Even though the key to a great outsourcing relationship is for a provider to insure that metrics are aligned with those aspects of performance that matter most, not all outsourcing providers may recognize the fact, or even if they do, be able to recognize which aspects of performance matter most to a customer. The fact of the matter is that there is no magic set of metrics that fits every sourcing need – and different managers at different levels within the customer firm may want different metrics, especially if the customer does not have its house in order before jumping on the outsourcing bandwagon.

It’s important that the metrics chosen focus on the strategic goals of outsourcing the process, and not the transactional nature of the process being outsourced. Specifically, are costs being reduced, are they being reduced with approved, quality suppliers, and are they tracking well against market averages? Has overall spend throughput in the outsourced categories increased by an acceptable percentage? What percentage of spend is being captured in the system? Have project timelines decreased on average?

After all, if costs are being reduced, but are still more than market averages, then outsourcing is not working very well. If overall spend throughput through strategic sourcing projects has not increased, then outsourcing has not succeeded. If the provider is not capable of capturing 100% of sourced spend in their systems, then their technology is not up to snuff. If project timelines have not decreased, then the customer is better off doing everything in house.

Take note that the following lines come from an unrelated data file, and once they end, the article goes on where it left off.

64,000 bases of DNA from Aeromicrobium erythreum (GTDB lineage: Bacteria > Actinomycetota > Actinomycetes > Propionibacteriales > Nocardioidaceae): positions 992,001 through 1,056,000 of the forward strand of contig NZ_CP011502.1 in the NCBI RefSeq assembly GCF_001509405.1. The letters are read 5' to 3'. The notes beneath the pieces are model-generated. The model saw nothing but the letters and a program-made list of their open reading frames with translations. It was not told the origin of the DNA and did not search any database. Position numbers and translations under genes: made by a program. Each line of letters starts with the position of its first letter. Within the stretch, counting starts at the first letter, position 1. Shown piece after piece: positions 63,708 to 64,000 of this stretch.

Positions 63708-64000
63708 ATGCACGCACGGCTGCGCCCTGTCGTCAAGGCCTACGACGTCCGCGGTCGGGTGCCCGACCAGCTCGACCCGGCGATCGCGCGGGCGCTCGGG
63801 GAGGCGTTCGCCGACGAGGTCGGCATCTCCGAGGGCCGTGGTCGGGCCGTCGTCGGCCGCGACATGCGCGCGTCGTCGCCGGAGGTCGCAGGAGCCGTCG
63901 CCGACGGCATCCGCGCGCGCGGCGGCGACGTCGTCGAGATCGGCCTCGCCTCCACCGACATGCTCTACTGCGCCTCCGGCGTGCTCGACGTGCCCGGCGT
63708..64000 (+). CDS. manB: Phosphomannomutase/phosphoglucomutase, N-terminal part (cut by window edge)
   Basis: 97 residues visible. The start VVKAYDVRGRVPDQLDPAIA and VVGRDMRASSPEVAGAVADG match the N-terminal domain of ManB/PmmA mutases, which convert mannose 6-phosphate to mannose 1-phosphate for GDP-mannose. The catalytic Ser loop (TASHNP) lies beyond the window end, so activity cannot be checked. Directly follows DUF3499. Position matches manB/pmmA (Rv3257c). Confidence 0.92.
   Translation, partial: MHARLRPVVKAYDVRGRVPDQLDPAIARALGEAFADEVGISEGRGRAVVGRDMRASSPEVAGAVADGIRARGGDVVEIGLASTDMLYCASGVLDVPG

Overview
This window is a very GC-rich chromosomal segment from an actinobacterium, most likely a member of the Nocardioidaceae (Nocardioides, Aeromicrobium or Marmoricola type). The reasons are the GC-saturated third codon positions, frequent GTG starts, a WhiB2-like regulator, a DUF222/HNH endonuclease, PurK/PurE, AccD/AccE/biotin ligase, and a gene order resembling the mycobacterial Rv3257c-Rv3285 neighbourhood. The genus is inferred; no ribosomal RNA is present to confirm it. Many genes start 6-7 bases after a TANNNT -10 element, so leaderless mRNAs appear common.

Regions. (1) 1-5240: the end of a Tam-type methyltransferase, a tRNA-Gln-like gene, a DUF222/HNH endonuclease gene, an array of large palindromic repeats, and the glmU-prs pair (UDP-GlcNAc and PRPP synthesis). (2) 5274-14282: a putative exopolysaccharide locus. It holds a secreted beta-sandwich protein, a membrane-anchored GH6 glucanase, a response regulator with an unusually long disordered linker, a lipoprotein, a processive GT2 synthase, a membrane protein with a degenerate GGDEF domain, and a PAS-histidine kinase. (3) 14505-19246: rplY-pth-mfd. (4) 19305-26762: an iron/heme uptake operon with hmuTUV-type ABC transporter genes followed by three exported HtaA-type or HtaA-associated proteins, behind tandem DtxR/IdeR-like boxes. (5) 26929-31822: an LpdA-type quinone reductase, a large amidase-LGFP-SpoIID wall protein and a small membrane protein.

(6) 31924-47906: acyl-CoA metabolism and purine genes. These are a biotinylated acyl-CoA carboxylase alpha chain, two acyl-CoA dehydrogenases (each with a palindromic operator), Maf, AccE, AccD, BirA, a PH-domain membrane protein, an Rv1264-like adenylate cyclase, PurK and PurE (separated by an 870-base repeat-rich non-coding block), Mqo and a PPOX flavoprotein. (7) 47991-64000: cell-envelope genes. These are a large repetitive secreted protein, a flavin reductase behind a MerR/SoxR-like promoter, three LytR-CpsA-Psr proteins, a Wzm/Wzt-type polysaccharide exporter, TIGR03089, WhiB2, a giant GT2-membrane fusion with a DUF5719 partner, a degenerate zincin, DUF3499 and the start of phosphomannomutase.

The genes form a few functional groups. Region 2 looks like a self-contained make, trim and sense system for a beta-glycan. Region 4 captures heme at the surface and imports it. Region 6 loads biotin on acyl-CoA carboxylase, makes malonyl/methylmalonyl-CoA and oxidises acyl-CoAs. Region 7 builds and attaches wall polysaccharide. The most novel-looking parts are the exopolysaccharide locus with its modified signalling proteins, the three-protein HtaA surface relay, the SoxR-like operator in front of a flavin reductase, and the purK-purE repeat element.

Furthermore, the set of metrics chosen should be helpful in making the in-house vs. outsource decision, should be useful in selecting the right provider, should be capable of measuring the progress of the relationship, and should promote continuous improvement. In addition, when evaluating a potential provider, the customer should have a set of metrics that address total cost, service quality, HR policies, technological capability, financial stability, and other special interests of the customer, such as carbon neutrality goals.

Procurement outsourcing, like any type of outsourcing, is not an easy decision and should not be made quickly or lightly. Significant research should be done up front by both parties because the full value of a successful relationship will generally not be realized for three to five years, as there are a lot of up-front costs in making the transition and outsourcing adds head-count (as you need people on your team overseeing and managing the relationship). Even though outsourcing the right categories to the right provider can be a great success, outsourcing the wrong categories to the wrong provider can significantly increase costs. So do your research, and take some time to find the set of metrics that will work for you.